This time last month I was in Nepal meeting lots of amazing folk and seeing astonishing reconstruction following the devastating earthquakes of 2015 that killed over 9,000 people.
While there I was privileged to visit the famous United Mission hospital in Tansen, which has the compelling strap-line ‘We serve. Jesus heals’. In one of the treatment rooms of the hospital I took a photograph of a large selection of the 80 varieties of snake found in that mountainous part of the world, carefully preserved in jars of formaldehyde.
These are examples of serpents that had been brought into the hospital by patients who had been bitten and who required urgent treatment. They also served as useful visual aids to victims who were able to identify the particular type of snake that had struck them.
There’s a very strange verse in the first book of the Bible about snakes, which is often read at Nine Lessons and Carol services at this time of the year. It’s a conversation between the Lord God and Adam and Eve, who are blaming each other and a snake for leading them into disobedience and sin, and this is what God said to the serpent.
“Because you have done this, cursed are you above all the livestock and all the wild animals. You will crawl on your belly and you will eat dust all the days of your life. And I will put enmity between you and the woman and between your offspring and hers; He will crush your head, and you will strike his heel.” (Genesis 3:14-15).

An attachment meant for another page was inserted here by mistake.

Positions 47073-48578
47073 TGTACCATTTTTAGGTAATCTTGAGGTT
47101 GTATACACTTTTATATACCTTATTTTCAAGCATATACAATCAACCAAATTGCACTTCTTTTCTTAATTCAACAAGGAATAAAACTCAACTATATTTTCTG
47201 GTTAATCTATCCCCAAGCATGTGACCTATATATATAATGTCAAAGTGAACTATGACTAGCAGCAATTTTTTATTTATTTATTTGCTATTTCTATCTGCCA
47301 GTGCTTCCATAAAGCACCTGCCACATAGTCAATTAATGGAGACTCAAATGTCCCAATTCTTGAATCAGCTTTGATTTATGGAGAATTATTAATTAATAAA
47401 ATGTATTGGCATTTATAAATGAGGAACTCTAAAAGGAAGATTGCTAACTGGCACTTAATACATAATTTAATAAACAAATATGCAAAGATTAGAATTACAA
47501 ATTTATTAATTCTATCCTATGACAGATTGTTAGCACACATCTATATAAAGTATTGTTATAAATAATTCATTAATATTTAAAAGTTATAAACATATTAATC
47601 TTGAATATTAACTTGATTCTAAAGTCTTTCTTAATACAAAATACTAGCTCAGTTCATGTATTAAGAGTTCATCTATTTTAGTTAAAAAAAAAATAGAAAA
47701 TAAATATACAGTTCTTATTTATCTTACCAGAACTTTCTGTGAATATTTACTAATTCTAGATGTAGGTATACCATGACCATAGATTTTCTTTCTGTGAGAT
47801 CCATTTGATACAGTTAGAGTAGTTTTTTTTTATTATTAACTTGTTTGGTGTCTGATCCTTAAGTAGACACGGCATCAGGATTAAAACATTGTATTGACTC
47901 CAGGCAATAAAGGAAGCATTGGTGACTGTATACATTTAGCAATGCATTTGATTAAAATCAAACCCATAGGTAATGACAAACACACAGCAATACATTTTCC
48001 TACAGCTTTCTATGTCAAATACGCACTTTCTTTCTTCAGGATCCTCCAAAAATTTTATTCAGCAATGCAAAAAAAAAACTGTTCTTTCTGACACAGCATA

What on earth is that all about?
Well, it is actually what the early church fathers described as the first messianic prophecy in the Old Testament, or what scholar Derek Kidner calls ‘the first glimpse of the gospel.’
The snake is Satan, and because of his malevolent influence upon Adam and Eve a conflict will one day take place between Eve’s offspring and the evil one. Satan will strike hard at Jesus’ heel causing severe harm to him, but Jesus will crush Satan’s head causing him terminal damage.
It’s a picture of what would happen at the cross when it looked as though Satan had won an incredible victory over Jesus, but that was to forget that Eve’s offspring would be raised from the dead, winning the ultimate battle between good and evil. In Romans 16, the Apostle Paul puts it this way, “The God of peace will soon crush Satan under your feet.”
So while in Tansen Hospital there are many examples of snakes that have inflicted their venomous poison upon numerous patients, there is an antidote to the poison of sin and wrong and harm. The first glimmer of this good news which is read about in the Nine Lessons and Carols is this, that while it may seem that evil is winning in the world today, Jesus the Prince of Peace will have the final say.
This blog was broadcast as a 'Thought for the Day' on BBC Radio Ulster’s Good Morning Ulster programme on 21st December 2016. Dr. Sellar’s daughter, Ruth, accompanied her father to Nepal and wrote about her visit to the United Mission Hospital in Tansen. You can read it here. You can read his final blog from Nepal here.